Sunday, November 27, 2011

Barton Fink

Having just watched the Coen Brothers film, "Barton Fink", and then researching comments on the web regarding this production, I have a few comments to add about the film that others seem to have missed.

In the beginning of the film Barton is clearly overwhelmed by the reaction of the audience to his Broadway play, in fact he is confused by the praise for what he considers to be a rather mediocre attempt. He is persuaded to go to Hollywood with promises of more fame and fortune, but is unsure how to present himself and even if he can improve the callibre of his work.

He is afraid that he will have to compromise his work ethic and quickly learns that from here on he will be owned by the studio. It is clear from the moment he enters the hotel that he has entered an alternate reality. The place appears to be dead, quite and deserted - even the front desk is unattended, until the clerk emerges into the scene from below/underneath/underground. Chet is in fact the doorman for the gate to hell. Little does Barton realise that he has already sold his soul to the devil and that his neighbour is the demon who will guide him to destruction.

Notice, that many of the paintings and pictures in the background scenery depict the backs of people as though they are leaving the scene. Even the picture on the wall of his room shows the back of a woman looking some where else. It is as though everything is reversed, a mirror image of reality. This is the only view that he has in his room of the outside world, and it troubles him. It is as though nobody wants to be here, or are all on their way to another place. The only evidence of other occupants is their shoes in the hallway and the screams and moans of pain coming through his walls. In fact, the place is so hot that even the paper peels off the wall and mosquitoes (which are uncommon to the area) feed off his blood.

He is existing in an alternate reality. In the restaurant he enters, the large mural in the background shows a name/word clearly spelt backwards, but also reversed. He is suffering from writers block but his devilish but likeable neighbour becomes his muse. He is writing a screenplay for a wrestling movie, but in reality, he is wrestling with the devil for control of his soul.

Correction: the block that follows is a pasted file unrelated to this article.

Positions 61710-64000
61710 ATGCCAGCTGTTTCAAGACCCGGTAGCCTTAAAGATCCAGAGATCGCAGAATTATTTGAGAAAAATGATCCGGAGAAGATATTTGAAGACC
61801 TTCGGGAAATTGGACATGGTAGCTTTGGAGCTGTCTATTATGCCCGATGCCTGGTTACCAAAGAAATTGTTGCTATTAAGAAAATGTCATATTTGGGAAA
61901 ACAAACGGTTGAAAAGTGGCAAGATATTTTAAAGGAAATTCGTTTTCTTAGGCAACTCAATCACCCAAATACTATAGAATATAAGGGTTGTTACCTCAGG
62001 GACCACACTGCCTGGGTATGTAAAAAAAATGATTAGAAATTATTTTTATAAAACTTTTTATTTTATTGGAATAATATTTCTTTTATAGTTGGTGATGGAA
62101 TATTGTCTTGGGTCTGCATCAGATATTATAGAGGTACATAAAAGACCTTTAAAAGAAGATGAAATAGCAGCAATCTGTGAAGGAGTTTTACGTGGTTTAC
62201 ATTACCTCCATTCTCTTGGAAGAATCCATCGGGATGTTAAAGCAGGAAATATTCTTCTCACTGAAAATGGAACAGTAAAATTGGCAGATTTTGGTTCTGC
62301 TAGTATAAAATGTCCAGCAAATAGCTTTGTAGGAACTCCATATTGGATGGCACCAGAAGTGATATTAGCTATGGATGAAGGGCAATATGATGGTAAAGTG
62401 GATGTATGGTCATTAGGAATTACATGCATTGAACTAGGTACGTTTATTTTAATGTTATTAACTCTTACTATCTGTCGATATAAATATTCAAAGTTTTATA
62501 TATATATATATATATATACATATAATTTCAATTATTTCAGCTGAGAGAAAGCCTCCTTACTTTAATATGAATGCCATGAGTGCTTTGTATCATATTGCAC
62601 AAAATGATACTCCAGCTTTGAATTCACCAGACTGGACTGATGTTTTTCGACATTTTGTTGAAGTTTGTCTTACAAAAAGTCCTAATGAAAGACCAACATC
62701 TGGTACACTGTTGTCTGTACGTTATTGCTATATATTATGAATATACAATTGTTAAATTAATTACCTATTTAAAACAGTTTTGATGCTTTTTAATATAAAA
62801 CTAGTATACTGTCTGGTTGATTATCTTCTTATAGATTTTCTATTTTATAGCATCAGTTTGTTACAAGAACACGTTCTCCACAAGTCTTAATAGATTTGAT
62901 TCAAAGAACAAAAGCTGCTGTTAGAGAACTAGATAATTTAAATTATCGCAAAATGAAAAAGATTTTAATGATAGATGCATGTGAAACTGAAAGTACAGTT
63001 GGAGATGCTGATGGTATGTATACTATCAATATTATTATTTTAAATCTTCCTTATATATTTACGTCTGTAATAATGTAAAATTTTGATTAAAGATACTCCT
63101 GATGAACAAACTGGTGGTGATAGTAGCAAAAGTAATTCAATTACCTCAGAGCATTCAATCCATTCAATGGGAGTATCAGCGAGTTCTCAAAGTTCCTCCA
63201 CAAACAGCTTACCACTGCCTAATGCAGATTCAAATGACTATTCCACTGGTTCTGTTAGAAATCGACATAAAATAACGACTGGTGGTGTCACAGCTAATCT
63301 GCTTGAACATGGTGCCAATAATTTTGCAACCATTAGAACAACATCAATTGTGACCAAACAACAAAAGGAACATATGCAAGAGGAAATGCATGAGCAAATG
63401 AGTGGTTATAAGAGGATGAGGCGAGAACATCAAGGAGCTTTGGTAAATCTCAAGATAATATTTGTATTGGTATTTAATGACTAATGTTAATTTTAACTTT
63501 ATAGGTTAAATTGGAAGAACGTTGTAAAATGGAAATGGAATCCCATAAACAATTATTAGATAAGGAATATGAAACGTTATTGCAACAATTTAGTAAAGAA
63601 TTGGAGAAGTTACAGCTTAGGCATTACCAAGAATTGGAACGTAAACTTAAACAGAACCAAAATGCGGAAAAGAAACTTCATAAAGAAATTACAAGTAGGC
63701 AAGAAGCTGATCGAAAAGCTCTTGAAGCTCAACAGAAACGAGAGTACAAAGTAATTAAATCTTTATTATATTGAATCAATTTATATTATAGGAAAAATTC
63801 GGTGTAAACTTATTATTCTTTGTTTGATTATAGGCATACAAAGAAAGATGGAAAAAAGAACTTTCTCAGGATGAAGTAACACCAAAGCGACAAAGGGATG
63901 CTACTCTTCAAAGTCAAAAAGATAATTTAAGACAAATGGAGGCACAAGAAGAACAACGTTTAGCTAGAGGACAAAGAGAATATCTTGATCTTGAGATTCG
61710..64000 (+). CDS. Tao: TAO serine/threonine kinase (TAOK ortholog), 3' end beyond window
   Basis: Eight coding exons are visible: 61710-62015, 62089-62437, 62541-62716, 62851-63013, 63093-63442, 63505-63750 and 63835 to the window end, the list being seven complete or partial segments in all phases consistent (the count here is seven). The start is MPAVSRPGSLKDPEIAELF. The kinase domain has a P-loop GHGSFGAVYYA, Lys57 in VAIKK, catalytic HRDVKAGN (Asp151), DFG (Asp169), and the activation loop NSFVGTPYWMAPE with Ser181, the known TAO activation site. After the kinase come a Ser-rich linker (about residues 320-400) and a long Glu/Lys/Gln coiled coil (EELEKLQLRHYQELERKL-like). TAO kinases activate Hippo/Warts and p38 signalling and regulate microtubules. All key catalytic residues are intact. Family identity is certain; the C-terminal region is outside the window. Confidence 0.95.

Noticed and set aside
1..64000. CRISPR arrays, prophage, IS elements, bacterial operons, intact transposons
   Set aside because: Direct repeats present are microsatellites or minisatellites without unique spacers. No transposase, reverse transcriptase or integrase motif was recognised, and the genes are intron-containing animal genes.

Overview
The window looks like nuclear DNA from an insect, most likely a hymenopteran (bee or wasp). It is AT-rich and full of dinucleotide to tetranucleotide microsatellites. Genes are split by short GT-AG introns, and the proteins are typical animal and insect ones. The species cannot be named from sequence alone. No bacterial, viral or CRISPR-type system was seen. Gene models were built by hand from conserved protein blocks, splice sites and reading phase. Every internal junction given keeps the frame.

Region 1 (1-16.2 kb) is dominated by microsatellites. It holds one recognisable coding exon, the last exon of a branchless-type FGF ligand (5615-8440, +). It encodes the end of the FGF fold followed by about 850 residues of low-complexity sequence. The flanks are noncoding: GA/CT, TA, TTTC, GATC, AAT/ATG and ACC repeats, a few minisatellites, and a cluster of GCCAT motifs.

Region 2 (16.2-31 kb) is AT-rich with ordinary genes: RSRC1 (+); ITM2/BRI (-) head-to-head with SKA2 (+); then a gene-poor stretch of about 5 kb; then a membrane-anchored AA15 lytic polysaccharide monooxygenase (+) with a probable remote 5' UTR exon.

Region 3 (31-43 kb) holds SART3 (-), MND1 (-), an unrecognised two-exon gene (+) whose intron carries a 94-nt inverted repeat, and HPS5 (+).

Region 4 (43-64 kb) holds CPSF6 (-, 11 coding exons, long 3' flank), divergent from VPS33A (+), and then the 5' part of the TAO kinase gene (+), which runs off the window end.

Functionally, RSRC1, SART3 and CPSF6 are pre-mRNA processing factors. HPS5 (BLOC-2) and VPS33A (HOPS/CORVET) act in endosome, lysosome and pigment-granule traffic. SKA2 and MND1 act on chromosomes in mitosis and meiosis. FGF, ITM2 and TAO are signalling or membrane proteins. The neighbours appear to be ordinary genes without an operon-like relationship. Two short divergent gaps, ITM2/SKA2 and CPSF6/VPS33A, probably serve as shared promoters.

It is only after he takes another writer's lover for his muse that his neighbour becomes jealous and conspires with him to dispose of the evidence of the murder he has apparently committed. The fight for his soul has reached a new level and the pain and anguish he feels is punched out on his typewriter into a new screenplay.

Meanwhile, he has been left with an object in a box by his neigbour that may or may not be a head. He is reluctant to open it because it does not belong with him, but he carries it for the rest of the movie - in fact, he will probably carry it with him for the rest of his life - it is his soul, and he cannot get it back, he has already crossed to the other side.

His neighbour repeatedly tells him that he does "not listen" and the studio boss tells him that he will now be owned by them until he learns his lesson.

In the final scenes he is walking along the beach and is confronted by a beautiful woman, but he cannot hear what she is saying to him. As she sits on the sand and looks out to sea, he realises that she is the same woman from the picture in his room and it is the same view. He is now looking at reality from the other side, again - as he was in his room. He tells her that he does not know what is in the box or even if it belongs to him, which seems ironic, considering that his murdering neighbour has admitted with a smile that it really does not belong to him either.

*At this moment I want to pause and reflect on two points often raised by critics of the film.
The first concerns the rolling bedknob when his neighbour frees him from being handcuffed to the bed. There appears to be a mistake in the editing - but, I believe it is done deliberately. The bedknob rolls across the floor without its stem attached, but, this is an allegory for the decapitation of a human head from its neck - notice that the rolling knob is stained heavily as though it had blood on it.
And, the second concerns the final scene of the film as the woman sits on the beach looking out to sea. The Coen Brothers claim that the bird diving into the water was accidental. I believe not - they are playing with the audience. If you watch carefully, that bird does not dive into the water, but falls into the water and lies there - just as a dead bird would. I think that this represents the fact that everything around him is illusory and dead.......Barton is already in Hell.